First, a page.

Nathalie is a speaker of Truth. She speaks truth into my life and challenges me to see God’s Word outside of my cultural lens, especially when it’s uncomfortable. Soon after the attacks in Paris, she was tasked for a class to write an article or blog about a passage that she studied. 

She passed it along for me to read and after I did, the next time I read my Bible I thought about it differently – it’s not just something to read – especially those hard verses. It’s to be read and then acted on. I asked her if I could share her words here.

But be doers of the word, and not hearers only, deceiving yourselves. For if anyone is a hearer of the word and not a doer, he is like a man who looks intently at his natural face in a mirror. For he looks at himself and goes away and at once forgets what he was like. (James 1:22-24)

The message is clear. Put the word of God in action, do not be content with just hearing it and end up fooling yourself that you are with God when you are not. However, I must admit that when I first studied this passage, I did not feel the weight of it. In many ways I thought it was an easy text to follow. That must point to the easy circumstances of my life, so I found myself glancing over it and moving on.

Then, Friday November 13 happened and terrorists decided to slaughter as many people as they could in Paris, the capital of my country. Currently across the world, I woke up, confused, to several messages asking if I was in Paris and an email from my mum to tell me that though she was in the city she was safe. I spent the next few hours waiting to hear from one of my brothers and several friends I knew were there while catching up on the horrifying news. Thankfully, I am not among those who have lost loved ones and yet, I was devastated. It made me angry that people could believe murder was good and that there were people actually rejoicing over the success of this terrorist act. It broke my heart to be reminded again that humans are capable of the most atrocious acts and that considering the spiritual state of France, the chance of the victims being with Christ are slim. It made me scared because there is no way I can prevent it from happening again and that means my family and so many others are at risk.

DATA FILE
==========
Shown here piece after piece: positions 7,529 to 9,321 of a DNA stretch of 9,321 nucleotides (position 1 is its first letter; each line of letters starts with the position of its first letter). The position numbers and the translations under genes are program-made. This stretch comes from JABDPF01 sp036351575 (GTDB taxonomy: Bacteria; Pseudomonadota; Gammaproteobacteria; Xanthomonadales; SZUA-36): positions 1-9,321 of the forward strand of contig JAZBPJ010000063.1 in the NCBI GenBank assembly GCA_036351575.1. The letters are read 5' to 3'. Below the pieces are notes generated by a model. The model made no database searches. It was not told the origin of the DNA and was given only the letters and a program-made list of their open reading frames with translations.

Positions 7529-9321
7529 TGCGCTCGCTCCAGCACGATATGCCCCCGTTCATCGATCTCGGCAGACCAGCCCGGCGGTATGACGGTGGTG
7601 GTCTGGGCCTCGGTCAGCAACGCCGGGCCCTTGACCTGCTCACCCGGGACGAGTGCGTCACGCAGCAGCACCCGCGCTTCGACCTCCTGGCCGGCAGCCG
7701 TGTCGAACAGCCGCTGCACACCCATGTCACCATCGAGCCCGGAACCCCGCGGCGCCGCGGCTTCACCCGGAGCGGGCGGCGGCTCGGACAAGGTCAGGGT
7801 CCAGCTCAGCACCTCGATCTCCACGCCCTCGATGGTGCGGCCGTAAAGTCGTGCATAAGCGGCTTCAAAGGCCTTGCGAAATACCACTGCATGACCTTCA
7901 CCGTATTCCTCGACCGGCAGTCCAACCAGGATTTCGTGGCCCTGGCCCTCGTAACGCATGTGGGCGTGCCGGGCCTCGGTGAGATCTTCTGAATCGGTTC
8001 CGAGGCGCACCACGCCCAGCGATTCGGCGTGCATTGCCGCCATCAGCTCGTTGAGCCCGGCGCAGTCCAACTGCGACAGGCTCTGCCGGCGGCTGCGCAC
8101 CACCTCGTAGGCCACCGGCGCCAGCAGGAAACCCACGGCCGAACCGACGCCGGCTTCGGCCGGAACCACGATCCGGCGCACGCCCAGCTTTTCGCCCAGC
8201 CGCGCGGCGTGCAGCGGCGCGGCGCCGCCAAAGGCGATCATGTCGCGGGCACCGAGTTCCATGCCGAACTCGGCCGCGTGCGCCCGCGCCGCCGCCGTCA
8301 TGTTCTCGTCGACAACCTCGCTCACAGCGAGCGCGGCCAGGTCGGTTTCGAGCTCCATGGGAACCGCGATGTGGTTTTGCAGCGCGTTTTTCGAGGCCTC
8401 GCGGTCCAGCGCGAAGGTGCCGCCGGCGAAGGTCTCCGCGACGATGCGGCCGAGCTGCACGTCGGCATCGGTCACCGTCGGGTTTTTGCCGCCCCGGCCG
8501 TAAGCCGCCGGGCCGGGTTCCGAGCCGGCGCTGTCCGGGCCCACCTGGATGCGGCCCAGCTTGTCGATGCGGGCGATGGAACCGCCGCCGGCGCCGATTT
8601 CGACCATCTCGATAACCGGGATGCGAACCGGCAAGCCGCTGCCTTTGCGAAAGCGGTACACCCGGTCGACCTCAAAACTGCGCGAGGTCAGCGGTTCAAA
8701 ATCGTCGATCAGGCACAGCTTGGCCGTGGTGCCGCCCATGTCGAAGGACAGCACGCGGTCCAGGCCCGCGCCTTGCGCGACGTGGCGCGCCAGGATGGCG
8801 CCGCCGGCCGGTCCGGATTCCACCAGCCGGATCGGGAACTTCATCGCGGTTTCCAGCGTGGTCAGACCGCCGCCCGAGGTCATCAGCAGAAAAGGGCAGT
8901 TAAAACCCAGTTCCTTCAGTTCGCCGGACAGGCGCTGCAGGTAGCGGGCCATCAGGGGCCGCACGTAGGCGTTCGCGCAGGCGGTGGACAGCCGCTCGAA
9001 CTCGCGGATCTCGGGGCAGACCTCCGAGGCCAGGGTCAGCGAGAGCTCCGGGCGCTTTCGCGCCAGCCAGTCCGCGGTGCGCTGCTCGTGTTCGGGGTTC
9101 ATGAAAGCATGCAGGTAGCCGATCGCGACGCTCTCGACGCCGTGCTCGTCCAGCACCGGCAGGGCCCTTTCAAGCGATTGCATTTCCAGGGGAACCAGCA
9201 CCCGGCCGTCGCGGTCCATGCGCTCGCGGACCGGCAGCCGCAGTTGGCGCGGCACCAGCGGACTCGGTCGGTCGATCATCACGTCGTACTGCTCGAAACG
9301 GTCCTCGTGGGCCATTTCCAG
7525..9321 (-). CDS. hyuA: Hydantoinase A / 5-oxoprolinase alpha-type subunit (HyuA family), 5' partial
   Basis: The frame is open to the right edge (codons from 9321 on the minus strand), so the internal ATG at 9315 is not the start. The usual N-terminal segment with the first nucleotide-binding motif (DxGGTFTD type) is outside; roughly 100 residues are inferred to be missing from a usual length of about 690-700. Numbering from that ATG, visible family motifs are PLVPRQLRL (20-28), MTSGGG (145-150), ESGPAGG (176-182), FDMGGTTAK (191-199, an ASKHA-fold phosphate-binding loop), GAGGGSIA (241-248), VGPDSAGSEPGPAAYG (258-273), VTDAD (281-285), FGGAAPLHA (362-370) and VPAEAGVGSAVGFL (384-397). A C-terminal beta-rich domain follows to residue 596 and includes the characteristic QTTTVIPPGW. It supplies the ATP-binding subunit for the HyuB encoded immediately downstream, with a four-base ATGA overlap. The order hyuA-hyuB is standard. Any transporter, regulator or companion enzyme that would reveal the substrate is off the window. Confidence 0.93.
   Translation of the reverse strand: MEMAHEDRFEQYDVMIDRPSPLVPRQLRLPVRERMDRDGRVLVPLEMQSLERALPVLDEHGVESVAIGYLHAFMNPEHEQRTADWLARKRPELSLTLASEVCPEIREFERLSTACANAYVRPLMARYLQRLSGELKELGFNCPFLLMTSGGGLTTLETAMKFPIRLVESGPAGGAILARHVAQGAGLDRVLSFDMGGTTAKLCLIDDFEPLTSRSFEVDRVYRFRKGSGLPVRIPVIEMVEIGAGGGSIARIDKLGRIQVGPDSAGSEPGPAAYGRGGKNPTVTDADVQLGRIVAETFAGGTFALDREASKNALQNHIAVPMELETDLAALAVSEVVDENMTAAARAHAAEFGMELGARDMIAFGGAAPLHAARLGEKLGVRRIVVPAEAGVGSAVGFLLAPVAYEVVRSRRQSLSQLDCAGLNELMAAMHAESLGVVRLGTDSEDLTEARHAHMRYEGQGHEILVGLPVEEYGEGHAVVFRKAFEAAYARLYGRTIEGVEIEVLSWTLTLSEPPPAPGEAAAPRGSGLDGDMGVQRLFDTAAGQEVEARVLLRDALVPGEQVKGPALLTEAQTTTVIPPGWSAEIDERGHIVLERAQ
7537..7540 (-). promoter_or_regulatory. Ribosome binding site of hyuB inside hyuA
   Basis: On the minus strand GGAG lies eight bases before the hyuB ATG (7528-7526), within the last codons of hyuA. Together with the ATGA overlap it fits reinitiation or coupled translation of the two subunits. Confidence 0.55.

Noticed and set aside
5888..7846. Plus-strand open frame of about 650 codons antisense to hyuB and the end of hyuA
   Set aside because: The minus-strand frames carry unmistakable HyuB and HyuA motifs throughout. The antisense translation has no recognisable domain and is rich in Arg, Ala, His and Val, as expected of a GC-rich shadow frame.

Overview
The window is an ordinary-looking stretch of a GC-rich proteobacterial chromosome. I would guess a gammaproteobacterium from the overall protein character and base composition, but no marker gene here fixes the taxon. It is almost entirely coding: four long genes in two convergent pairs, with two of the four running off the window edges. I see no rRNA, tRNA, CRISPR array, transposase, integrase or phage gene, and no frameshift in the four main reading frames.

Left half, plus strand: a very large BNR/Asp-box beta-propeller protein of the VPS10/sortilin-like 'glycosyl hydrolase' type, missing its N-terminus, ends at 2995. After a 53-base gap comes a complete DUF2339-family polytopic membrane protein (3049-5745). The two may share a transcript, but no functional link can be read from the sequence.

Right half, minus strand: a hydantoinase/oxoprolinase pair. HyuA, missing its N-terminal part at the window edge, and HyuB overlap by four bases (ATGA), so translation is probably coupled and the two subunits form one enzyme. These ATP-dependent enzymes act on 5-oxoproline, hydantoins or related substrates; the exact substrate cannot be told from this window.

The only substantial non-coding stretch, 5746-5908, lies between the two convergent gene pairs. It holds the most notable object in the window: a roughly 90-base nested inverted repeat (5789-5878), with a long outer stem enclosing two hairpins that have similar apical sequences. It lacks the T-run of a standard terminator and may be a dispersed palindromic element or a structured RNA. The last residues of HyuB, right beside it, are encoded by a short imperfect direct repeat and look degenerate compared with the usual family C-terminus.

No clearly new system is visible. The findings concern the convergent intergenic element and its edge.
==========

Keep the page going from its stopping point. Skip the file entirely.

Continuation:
So, in the middle of the chaos and confusion I am not sure what to do. Yet, God is clear, “be doers of the word and not hearers only.” Though I am angry and all I want is revenge and to inflict the same pain that was inflicted, the word of God says, “But I say to you who hear, love your enemies, do good to those who hate you” (Luke 6:27). Though I am afraid that other attacks will happen and that they will steal time my family and others might need to get to know Christ, the word of God says “Let not your hearts be troubled” (John 14:1a) and “do not be anxious about anything” (Phil 4:6a). And though I am sad and do not understand, the word of God says “Trust in the Lord with all your heart, and do not lean on your own understanding” (Prov 3:5).

Being a doer of the word is not easy, especially when my flesh screams out, “I don’t want to!” But the Bible is clear, not putting the word of God in practice leads to self-deception. On the other hand, James 1:25 says “But the one who looks into the perfect law, the law of liberty, and perseveres, being no hearer who forgets but a doer who acts, he will be blessed in his doing.”

So when the time comes to do the word when the circumstances make it so hard, I bow my head and pray to ask the Almighty for help. I ask Him to give me the grace to love the people I want to hate. Even though my heart might beat frantically in fear I ask Him to give me the peace that comes only from knowing Him. When all I see is evil I ask Him to help me trust and cling to Him. And every time I fail I look again to Christ and thank God for Him and the evil He endured for my sake. Faithful as He is, He gives me the strength to fight my sin and be a doer of the word a little better, promising that in obedience comes blessing.